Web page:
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Vaccines May Help With Long COVID

There has been much concern with the persistence and lack of good treatments for persons with long COVID. This is when symptoms persist long-term (for months or years!) after the initial COVID-19 infection, even if the infection seemed pretty mild at the time. The symptoms can be quite severe, even with multiorgan effects, and result in disability.

This is why the possibility of those with long COVID getting the COVID vaccine and showing quick improvement in their symptoms is great news. However, there is debate over how many people with long COVID are actually helped - a review of studies looking at this suggest under 20%. However, the good news is that most people with long COVID slowly improve over time, even without any post COVID vaccines.

Please note: Vaccines reduce the chance of developing long COVID by about half among people who are vaccinated before they develop covid-19.

Excerpts from Medical Xpress: Vaccines may lessen long COVID for some, but more study is needed

Vaccination after infection with SARS-CoV-2, the virus responsible for COVID-19, is associated with a decrease in the likelihood of long COVID symptoms, finds a large study of U.K. adults published today by the BMJ .

They stress that causality cannot be inferred from this observational evidence, but say vaccination "may contribute to a reduction in the population health burden of long COVID, at least in the first few months after vaccination."

Vaccines against COVID-19 are effective at reducing rates of coronavirus infection, transmission, hospital admission, and death. Evidence also suggests that long COVID is reduced in those who are infected after vaccination, but the effectiveness of vaccination on pre-existing long COVID is less clear.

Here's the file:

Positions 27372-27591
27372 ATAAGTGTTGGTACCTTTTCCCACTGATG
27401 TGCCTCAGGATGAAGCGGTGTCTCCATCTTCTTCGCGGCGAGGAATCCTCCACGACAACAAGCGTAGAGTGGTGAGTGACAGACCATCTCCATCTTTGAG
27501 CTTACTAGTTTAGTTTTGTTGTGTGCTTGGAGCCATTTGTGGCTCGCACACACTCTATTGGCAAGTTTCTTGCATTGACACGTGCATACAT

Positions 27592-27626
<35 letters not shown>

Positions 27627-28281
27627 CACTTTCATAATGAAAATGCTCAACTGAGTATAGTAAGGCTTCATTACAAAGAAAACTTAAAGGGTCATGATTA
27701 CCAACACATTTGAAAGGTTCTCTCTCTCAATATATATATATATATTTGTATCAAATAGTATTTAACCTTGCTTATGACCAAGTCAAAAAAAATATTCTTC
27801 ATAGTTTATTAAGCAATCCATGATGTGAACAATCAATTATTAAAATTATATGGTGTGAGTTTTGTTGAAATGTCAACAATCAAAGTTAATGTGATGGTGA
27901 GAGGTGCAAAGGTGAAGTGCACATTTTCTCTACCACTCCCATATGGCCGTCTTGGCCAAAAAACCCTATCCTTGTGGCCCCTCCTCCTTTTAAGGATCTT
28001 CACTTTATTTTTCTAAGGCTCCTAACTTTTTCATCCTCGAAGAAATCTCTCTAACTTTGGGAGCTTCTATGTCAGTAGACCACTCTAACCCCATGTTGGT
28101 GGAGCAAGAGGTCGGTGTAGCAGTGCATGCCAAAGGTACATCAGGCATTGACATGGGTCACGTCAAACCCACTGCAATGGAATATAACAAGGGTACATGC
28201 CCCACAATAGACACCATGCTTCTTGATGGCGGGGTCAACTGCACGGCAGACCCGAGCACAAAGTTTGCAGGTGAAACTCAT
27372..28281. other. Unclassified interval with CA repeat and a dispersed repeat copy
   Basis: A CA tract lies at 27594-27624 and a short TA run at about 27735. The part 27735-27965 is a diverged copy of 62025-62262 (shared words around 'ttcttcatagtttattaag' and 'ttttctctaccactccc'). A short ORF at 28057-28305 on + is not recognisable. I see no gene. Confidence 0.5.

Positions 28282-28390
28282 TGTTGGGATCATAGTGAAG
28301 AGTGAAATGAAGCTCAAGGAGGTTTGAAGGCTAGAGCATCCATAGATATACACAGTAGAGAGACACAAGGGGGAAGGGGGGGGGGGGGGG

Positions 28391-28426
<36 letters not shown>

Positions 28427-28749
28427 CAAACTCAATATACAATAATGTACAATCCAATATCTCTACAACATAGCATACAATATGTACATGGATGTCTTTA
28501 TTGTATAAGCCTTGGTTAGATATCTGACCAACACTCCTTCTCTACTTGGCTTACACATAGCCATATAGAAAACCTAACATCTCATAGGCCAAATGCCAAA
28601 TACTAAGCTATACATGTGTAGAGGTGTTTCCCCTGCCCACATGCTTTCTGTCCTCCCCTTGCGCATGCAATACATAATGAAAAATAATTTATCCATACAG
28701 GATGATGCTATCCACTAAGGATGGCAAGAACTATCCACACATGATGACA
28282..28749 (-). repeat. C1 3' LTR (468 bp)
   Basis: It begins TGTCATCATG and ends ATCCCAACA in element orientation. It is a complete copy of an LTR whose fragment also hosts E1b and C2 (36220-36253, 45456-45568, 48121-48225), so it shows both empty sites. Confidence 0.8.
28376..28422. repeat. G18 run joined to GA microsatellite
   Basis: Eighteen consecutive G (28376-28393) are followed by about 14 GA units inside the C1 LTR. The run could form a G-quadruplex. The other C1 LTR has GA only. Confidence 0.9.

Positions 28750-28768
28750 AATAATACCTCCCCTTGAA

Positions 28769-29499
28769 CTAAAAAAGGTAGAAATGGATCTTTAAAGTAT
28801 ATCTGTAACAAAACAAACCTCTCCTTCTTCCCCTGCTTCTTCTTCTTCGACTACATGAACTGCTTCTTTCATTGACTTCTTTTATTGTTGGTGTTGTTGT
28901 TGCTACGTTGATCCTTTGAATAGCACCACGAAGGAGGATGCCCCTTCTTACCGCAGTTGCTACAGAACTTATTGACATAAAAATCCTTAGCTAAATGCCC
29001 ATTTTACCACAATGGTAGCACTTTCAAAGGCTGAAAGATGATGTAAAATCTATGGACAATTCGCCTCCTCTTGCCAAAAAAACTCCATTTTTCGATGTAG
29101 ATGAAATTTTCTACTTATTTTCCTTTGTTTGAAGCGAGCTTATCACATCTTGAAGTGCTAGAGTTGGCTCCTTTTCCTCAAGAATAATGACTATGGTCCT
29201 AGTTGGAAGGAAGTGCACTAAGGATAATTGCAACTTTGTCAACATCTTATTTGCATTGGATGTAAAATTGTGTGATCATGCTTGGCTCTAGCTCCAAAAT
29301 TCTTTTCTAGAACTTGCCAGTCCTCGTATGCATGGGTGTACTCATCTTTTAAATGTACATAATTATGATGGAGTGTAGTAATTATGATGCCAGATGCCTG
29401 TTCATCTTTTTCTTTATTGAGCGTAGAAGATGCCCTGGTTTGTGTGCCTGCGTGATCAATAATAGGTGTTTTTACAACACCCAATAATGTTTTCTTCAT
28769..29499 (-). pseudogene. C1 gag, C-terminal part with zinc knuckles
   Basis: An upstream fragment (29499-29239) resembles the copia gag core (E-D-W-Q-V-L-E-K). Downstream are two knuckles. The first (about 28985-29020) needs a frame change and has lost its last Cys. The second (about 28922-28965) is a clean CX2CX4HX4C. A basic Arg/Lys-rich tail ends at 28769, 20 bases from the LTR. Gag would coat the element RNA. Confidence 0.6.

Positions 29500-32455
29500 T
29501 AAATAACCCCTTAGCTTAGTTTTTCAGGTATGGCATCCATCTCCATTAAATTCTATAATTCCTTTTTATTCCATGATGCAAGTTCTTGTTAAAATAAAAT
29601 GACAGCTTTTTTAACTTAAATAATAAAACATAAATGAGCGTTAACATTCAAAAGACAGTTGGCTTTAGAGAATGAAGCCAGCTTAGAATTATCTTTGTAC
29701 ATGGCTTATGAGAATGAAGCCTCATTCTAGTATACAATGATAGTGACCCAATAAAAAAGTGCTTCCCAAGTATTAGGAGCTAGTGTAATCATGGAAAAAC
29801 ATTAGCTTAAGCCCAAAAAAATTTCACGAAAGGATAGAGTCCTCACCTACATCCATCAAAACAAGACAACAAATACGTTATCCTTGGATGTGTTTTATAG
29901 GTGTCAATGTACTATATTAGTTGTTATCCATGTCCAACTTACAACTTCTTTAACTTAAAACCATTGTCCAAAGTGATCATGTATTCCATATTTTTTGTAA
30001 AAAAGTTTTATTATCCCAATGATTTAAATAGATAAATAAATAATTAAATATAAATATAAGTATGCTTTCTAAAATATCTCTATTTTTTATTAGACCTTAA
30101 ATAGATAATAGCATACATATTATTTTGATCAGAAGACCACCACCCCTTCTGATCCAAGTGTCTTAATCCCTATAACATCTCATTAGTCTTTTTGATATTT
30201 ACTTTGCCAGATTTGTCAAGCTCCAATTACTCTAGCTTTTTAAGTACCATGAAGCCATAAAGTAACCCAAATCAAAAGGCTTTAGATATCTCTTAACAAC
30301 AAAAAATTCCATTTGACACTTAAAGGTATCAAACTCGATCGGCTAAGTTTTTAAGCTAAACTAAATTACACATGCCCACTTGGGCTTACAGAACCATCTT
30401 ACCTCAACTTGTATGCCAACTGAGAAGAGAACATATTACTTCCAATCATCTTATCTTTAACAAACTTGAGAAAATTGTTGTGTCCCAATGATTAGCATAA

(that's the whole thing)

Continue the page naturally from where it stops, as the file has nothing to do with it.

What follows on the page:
The latest survey by the U.K.'s Office for National Statistics (ONS) shows that 44% of people who report long COVID have had symptoms for at least one year, two thirds of whom report symptoms severe enough to limit their day-to-day activities.

They drew on ONS data for 28,356 adults aged 18–69 years (average age 46; 56% women; 89% white) who received at least one COVID-19 vaccine dose after testing positive for SARS-CoV-2 infection.

They then tracked the presence of long COVID symptoms over a seven month follow-up period (February to September 2021). Long COVID symptoms of any severity were reported by 6,729 participants (24%) at least once during follow-up.

A first vaccine dose was associated with an initial 13% decrease in the odds of long COVID, but it is unclear from the data whether this improvement was sustained over the following 12 weeks, until a second vaccine dose was given. Receiving a second vaccine dose was associated with a further 9% decrease in the odds of long COVID, and this improvement was sustained at least over an average follow-up of nine weeks.

Similar results were also found when the focus was on long COVID severe enough to result in limitation of day-to-day activities.

As such, the researchers say: "Our results suggest that vaccination of people previously infected may be associated with a reduction in the burden of long COVID on population health, at least in the first few months after vaccination."

Original BMJ Editorial: Are vaccines a potential treatment for long covid?

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